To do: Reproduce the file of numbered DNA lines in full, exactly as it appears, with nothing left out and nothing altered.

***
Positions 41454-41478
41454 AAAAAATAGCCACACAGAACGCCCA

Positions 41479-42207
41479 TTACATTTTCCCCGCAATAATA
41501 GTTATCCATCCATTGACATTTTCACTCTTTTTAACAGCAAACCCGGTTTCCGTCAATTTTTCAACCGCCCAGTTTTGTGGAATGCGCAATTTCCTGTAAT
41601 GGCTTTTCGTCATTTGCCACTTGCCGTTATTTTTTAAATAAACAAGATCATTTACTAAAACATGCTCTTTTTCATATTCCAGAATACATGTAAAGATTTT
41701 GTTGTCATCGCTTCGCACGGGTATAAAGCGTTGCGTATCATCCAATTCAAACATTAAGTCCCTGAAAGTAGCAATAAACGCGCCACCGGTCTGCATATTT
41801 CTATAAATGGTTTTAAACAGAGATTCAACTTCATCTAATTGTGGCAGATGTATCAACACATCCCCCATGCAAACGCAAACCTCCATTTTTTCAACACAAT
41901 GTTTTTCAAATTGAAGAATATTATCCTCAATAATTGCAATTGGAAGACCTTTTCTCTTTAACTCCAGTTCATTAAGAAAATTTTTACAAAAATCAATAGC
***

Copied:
Positions 41454-41478
41454 AAAAAATAGCCACACAGAACGCCCA

Positions 41479-42207
41479 TTACATTTTCCCCGCAATAATA
41501 GTTATCCATCCATTGACATTTTCACTCTTTTTAACAGCAAACCCGGTTTCCGTCAATTTTTCAACCGCCCAGTTTTGTGGAATGCGCAATTTCCTGTAAT
41601 GGCTTTTCGTCATTTGCCACTTGCCGTTATTTTTTAAATAAACAAGATCATTTACTAAAACATGCTCTTTTTCATATTCCAGAATACATGTAAAGATTTT
41701 GTTGTCATCGCTTCGCACGGGTATAAAGCGTTGCGTATCATCCAATTCAAACATTAAGTCCCTGAAAGTAGCAATAAACGCGCCACCGGTCTGCATATTT
41801 CTATAAATGGTTTTAAACAGAGATTCAACTTCATCTAATTGTGGCAGATGTATCAACACATCCCCCATGCAAACGCAAACCTCCATTTTTTCAACACAAT
41901 GTTTTTCAAATTGAAGAATATTATCCTCAATAATTGCAATTGGAAGACCTTTTCTCTTTAACTCCAGTTCATTAAGAAAATTTTTACAAAAATCAATAGC